The Christian Life Is a Constant Battle

The closing section of Pope Francis’s exhortation On The Call to Holiness is entitled, Spiritual Combat, Vigilance, and Discernment. In the previous chapter, Pope Francis gave us the road-map to living in the light. These traits placed the saints in a place where they can look their rival in the eyes and triumph. Now, at the end of his work, the Holy Father wants to be absolutely clear:

“The Christian life is a constant battle. We need strength and courage to withstand the temptations of the devil and to proclaim the Gospel. This battle is sweet, for it allows us to rejoice each time the Lord triumphs in our lives” (#158).

The war is not just about conquering our weaknesses, it is about confronting and defeating the reality of evil itself. In order to be victorious we need to stand with Christ by:

  • 1. Admitting and knowing the devil is real (#160),
  • 2. Being alert and aware of the fact that we are in this battle while trusting in God’s victory (#162, 163),
  • 3. Acknowledge that at times we are corrupt without being blind to our failures (#165),
  • 4. Discern life decisions rather than simply go with the flow (#167).

Despite past confusion over the words that the Holy Father never spoke: the devil is real and evil is not a myth (#160). Jesus specifically names our enemy as Satan and he himself enters the battleground of death to defeat the evil one. This reality is in the forefront especially during Lent when we mark out and remember the 40 days Jesus spent in the desert being tempted by the evil one.

We only hear about the three famous temptations found in the gospels, but then at the end of the passage we hear that the devil, “departed from him for a while” (Luke 4:13). The devil’s return was inevitable, but Jesus’ victory was certain. The battle had only just begun. Christ always conquers the dark, but the darkness always gives its best shot.

“We should not think of the devil as a myth, a representation, a symbol, a figure of speech or an idea. This mistake would lead us to let down our guard, to grow careless and end up more vulnerable. The devil does not need to possess us” (#161).

Christ does not give in to temptation in the desert, he drives demons from a countless number of men and women, and he triumphs over the evil one’s seemingly greatest “victory”: death itself. If the consequence of sin is death, and we truly believe in the resurrection then every decision we make should be chosen in light of the empty tomb.

Once we admit, recognize, and name our enemy we can run in the opposite direction when it appears. Vigilance keeps the Christian from spiritual blindness which is a “comfortable and self-satisfied form of blindness” (#165). Unawareness of what lies before and ahead of us is the recipe for defeat.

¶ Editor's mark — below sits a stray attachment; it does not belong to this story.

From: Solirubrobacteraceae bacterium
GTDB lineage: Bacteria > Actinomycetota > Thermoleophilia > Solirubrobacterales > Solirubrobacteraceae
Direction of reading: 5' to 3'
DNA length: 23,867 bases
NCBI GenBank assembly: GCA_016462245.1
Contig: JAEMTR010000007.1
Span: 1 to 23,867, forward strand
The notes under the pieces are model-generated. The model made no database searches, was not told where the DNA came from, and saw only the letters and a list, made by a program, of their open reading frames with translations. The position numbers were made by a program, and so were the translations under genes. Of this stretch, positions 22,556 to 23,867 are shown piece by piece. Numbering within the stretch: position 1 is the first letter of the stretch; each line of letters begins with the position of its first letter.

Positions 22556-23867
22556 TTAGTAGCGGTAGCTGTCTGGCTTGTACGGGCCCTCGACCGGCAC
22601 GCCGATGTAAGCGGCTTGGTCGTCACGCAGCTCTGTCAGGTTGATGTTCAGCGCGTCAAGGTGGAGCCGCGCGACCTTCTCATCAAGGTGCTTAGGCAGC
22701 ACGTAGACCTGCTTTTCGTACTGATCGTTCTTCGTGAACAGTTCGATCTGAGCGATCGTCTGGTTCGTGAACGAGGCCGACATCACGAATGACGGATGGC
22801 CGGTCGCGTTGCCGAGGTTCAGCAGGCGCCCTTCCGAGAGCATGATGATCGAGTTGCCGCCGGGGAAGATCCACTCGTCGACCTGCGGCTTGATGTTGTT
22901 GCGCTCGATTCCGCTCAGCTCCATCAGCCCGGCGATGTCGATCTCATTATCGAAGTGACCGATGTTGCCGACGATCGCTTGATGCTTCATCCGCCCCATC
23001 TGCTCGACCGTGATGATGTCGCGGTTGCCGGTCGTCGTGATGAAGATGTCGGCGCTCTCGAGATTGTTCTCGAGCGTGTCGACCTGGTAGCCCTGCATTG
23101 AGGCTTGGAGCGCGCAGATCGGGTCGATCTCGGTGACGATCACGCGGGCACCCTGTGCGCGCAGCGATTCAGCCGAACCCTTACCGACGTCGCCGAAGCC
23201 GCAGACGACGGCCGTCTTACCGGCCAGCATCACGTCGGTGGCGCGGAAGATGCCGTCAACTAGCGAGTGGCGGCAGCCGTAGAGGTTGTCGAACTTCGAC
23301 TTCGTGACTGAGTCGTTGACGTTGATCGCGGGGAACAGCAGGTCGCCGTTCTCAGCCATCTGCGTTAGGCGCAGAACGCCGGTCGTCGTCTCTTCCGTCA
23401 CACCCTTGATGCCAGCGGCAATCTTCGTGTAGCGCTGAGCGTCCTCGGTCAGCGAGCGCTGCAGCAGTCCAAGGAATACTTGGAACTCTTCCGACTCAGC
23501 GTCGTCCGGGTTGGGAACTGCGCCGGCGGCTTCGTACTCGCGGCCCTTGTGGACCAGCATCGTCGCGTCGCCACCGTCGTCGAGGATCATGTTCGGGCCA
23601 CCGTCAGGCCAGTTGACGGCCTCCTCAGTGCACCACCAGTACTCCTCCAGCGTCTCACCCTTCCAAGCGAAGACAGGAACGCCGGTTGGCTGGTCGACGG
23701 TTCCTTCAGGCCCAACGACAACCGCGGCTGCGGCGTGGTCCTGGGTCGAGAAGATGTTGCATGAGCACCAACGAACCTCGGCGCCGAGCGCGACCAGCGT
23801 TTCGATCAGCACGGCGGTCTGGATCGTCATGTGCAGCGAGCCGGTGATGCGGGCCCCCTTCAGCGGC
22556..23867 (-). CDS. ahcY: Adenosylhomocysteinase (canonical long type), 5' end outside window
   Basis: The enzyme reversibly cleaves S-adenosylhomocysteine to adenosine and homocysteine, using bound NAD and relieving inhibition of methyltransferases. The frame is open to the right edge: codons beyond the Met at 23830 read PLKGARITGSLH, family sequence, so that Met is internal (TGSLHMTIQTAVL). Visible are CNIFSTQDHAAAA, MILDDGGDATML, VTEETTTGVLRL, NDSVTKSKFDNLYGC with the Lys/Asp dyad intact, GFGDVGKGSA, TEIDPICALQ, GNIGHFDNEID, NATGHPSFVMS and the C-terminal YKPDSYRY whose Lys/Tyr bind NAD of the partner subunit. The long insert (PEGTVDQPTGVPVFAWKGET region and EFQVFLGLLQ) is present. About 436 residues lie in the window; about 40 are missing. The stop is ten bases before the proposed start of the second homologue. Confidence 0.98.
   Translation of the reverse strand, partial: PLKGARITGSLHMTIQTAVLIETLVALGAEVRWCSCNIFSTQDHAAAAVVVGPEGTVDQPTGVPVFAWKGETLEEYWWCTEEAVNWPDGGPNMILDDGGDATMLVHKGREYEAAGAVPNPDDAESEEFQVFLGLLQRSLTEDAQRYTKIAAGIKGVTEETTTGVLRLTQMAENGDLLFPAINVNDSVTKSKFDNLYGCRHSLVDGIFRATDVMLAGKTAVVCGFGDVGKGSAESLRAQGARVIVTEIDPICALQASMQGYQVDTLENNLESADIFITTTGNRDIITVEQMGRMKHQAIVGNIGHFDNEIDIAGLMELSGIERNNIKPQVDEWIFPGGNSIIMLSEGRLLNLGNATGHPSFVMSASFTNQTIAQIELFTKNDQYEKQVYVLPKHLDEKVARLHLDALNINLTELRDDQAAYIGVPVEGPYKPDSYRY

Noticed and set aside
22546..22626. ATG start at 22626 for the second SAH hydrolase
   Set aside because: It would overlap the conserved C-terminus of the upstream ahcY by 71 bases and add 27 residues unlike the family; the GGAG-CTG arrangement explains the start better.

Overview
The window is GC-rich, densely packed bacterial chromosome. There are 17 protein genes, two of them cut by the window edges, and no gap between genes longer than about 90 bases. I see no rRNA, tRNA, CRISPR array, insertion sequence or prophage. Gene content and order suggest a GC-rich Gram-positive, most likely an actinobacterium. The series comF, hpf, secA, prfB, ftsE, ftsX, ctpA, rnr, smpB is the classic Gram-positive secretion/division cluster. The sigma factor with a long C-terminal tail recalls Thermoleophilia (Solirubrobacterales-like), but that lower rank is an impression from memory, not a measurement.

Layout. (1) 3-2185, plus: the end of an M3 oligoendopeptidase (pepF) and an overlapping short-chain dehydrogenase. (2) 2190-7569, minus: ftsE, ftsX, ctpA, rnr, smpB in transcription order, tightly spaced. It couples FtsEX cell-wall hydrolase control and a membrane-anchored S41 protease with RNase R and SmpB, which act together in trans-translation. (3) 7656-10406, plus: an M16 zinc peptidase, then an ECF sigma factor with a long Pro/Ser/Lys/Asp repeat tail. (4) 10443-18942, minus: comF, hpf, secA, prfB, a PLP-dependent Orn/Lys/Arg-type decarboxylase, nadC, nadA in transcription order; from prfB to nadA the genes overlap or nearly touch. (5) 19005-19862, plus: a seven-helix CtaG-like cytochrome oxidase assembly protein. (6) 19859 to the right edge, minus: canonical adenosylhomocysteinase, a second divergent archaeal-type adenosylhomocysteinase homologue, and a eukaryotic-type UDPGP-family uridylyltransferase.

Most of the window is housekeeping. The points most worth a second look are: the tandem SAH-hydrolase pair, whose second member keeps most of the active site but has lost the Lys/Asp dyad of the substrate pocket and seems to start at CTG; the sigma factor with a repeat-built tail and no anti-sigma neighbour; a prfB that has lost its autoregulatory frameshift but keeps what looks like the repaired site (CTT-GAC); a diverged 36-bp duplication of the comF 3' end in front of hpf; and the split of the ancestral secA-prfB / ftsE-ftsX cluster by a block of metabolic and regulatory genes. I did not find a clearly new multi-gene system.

Jesus teaches that his followers should keep watch and stay awake. When we do so we place ourselves in the position to know when the serpent shows up and it gives us the weapons we need to crush its head while it strikes at our heel. Then we will know how to decipher, discern, and choose the author of life over the author of lies.

A vigilant soul will utilize proper discernment during the everyday moments of life. Discernment is a major theme of the pope’s exhortation and it is how he chooses to come to a close. Discernment is not figuring out what else we can get out of life, but a recognition of how we can accomplish our mission given to us by God (#174). Through proper discernment we know what to do, how to do it, and when to do it. The Lord works in his own time and calls us to a holy patience that trusts completely in his ability to conquer. This allows us to reign victorious with the Lord.

The Kingdom is our promise. However, we must always remember that following our call to holiness means that we keep the cross as our logic. Our road to union with God will often be lived in the shadow of the cross, but our sufferings make us who we are: men and women singled out to live in the light that shines brightly from the face of our God.

Editor’s note: This article is the final part in the series “Focus on Holiness,” which is an exploration of Gaudete et exsultate and how we can apply its lessons to grow in holiness.

Photo by James Coleman on Unsplash

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Thomas Griffin teaches in the Religion Department at a Catholic high school, and lives on Long Island with his wife and son. He has a master’s degree in theology and is currently a masters candidate in philosophy. Follow his latest content at 

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